Still, what a view! Breakfast was in White River, where we drank the worst coffee ever and a man with a very fancy new Goldwing gawked at our beast in the parking lot.

The drive along Lake Superior’s shores was absolutely breathtaking, but I didn’t manage to get any photos — it’s sort of hard to coordinate cameras while you’re on the back of the bike! Next time I will be bringing one with a wrist strap so I can have it at the ready. Regardless, I can honestly say that I saw Lake Superior in a whole new way on this trip, from all angles, with the road flying by under our feet.

Somewhere around Sault Ste. Marie we started thinking about a sheepskin. My dad, who made a very similar trip with my mom when his ’82 Goldwing was nearly new, told us we really needed to get one before we left as it apparently makes for a much cushier ride. There’s a huuuuuge sheepskin place maybe an hour and a half away from our house but… I simply forgot to get one before we left. Our biker friends at the campground told us the same thing — all the way from Alaska with sheepskins and their butts weren’t sore at all. We made it our mission to find one along the way, and if not, get one at the sheepskin place near us on the way back through.

Just before Blind River, I spotted a billboard advertising gifts and fabric. We stopped in town at the store, Vegas Fabrics, where the lovely owners told us that they didn’t sell sheepskins but they might know a place where we could buy one. What followed was a flurry of phone calls and Googling which led us to a little place outside Sudbury that said they had sheepskins and they would be open until 9 PM. I believe I need to buy a set of sheets from Vegas Fabrics now because they really saved our butts (literally).

In Espanola, we hit even more construction, followed by what appeared to be an accident, putting us behind by at least an hour. We made it into Wahnapitae, the town with the sheepskins, just before dark. After buying the skin, eating, and fixing a broken headlight, it was pitch black outside — bad news, as we were still over six hours away from our destination, and we had to get there on a deadline as I was to be a bridesmaid in my dear cousin Andrea’s wedding on the 13th.

It was a long, long haul into North Bay, but our new sheepskin (affectionately dubbed Sheepy) made it a bit less like torture. In North Bay, Matt asked me if we should fill up on gas. Now, he had told me the day before that our reserve tank would last us about an hour, so I did the mental math and said, “I think we’ll be okay to fill up in Deep River — if not, we can always pop into Pembroke.” Famous last words, again.

The hours slipped by as we both started succumbing to exhaustion. It was around 2 or 3 AM when we rolled into Deep River on reserve fuel, Matt so tired he could barely function. We headed into Tim Horton’s for coffee and to inquire if there were any open gas stations, as the only pay-at-the-pump we had seen had their pumps turned off. Unluckily for us, nothing is open at 2 AM in Deep River except for Tim Horton’s, so I texted my Dad and asked his thoughts on what would be a better idea — try to roll into Pembroke, or try to roll into Petawawa. This is when Matt informed me that the reserve fuel was actually less than he thought it was and he wasn’t sure if we’d make it to either town.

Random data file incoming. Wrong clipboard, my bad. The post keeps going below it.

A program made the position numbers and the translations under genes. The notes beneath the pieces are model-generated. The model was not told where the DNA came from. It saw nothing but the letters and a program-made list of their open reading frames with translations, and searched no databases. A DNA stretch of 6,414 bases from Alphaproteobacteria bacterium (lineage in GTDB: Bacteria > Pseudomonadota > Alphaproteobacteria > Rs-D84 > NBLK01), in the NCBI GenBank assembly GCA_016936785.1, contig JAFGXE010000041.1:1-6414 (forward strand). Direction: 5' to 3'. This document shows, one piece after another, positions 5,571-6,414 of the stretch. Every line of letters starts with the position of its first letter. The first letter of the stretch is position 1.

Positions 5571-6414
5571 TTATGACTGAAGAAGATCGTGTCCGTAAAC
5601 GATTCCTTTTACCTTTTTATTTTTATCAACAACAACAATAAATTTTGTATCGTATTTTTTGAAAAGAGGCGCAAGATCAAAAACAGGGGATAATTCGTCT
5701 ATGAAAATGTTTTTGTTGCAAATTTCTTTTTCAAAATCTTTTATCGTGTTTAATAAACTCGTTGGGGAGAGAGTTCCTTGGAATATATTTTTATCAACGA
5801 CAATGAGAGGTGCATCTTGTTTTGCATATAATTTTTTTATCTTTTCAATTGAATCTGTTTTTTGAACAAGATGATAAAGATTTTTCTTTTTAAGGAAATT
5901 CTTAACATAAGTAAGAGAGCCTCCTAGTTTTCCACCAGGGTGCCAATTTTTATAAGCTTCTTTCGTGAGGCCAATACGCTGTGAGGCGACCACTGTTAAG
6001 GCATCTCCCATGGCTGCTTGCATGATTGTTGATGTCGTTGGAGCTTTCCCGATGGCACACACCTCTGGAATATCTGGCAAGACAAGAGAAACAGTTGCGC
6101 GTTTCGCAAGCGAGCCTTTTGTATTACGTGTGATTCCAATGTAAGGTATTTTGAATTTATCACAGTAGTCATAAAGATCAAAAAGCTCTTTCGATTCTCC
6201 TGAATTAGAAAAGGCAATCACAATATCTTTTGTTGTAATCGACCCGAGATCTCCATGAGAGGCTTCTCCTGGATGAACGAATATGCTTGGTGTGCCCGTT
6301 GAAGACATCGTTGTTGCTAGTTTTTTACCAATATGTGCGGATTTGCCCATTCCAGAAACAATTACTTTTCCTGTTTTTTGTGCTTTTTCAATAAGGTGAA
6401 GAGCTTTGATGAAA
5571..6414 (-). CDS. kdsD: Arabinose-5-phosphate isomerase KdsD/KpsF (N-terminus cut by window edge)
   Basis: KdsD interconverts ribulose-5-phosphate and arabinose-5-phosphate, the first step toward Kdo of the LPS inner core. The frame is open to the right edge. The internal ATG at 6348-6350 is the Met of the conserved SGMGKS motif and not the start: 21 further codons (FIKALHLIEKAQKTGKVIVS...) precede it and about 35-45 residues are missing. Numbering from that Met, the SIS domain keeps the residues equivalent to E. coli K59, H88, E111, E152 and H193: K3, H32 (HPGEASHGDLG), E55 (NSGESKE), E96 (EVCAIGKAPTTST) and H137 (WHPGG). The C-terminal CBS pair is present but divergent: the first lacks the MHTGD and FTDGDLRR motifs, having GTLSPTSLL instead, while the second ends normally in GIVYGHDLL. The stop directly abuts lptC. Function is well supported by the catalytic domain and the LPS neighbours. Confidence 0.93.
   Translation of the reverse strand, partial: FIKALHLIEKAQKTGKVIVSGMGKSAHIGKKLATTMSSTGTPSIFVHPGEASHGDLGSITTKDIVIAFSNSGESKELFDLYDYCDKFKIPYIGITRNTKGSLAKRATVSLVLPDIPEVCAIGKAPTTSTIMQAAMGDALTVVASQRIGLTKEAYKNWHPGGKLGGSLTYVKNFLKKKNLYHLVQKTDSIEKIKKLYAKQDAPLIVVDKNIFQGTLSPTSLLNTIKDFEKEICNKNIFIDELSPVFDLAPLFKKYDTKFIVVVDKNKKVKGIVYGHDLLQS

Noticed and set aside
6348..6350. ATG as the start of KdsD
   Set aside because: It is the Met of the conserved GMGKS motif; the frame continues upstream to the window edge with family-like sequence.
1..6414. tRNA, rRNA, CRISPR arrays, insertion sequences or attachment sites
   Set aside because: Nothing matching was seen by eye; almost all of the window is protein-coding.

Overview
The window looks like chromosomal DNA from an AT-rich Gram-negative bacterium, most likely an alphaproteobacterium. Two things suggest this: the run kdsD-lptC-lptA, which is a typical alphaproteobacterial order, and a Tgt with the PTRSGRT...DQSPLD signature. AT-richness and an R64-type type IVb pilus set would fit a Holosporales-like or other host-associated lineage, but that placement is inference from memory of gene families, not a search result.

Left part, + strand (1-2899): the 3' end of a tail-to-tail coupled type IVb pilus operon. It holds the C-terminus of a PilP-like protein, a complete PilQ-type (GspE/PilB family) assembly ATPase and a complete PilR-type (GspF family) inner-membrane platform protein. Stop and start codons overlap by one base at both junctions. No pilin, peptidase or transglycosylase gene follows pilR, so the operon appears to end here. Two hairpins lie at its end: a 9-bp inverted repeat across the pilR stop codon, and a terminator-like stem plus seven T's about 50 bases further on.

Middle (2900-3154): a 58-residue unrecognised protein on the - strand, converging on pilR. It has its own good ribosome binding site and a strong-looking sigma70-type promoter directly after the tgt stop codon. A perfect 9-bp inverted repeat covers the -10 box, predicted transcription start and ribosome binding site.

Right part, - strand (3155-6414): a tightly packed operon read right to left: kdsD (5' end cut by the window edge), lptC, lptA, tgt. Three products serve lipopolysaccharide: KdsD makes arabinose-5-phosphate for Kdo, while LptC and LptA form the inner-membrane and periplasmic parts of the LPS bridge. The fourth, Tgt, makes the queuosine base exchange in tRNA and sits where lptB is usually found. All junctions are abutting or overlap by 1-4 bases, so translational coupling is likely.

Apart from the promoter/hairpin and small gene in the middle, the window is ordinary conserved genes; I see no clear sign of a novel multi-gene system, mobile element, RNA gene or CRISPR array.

Dad opted to meet us along the highway with a jerry can of gas. In my addled state, I accidentally sent Matt the back way into Pembroke so we completely missed Dad, who, when he couldn’t find us, assumed we broke down and drove all the way to Petawawa. Luckily we made it to a gas station in time, and, after locating everyone, we met up with Dad on the side of the road about half an hour from his house, our destination. I declined his offer to ride in his vehicle, as I didn’t want to cop out on any of the trip (hah) and we shivered our way to the house, crawling into bed as the sun was rising at 4 AM — a 23 hour day.

If you count ‘wear sunscreen’ as our first common-sense lesson, then this was our second — as my dad put it, “Always assume the last open gas station you see is the LAST ONE.”

We only slept for about six hours before dragging ourselves out of bed. I had a bridesmaid dress to get steamed, as I had stuffed it into my backpack in a little tiny ball, and Matt needed wedding clothes. Still exhausted, I managed to lose my bank card, but we got everything sorted out and I made it to the rehearsal unscathed. I left Matt with my family and joined the wedding festivities that night.

The next day was Weddingpalooza! The bride was beautiful and everything went off quite smoothly — I even caught the bouquet! When I met up with Matt after dinner he informed me that nobody liked red wine but him and I should cut him off if he started speaking with a Valley accent. Sadly, we had to leave the party after the bouquet tossing and garter flinging. I really wish we could have stayed ’till the end to celebrate with Andrea and Nathan, but we had to get back on the road bright and early the next day.

Next: Cross-Canada Motorcycle Trip — Ottawa Valley to Lake Superior National Park!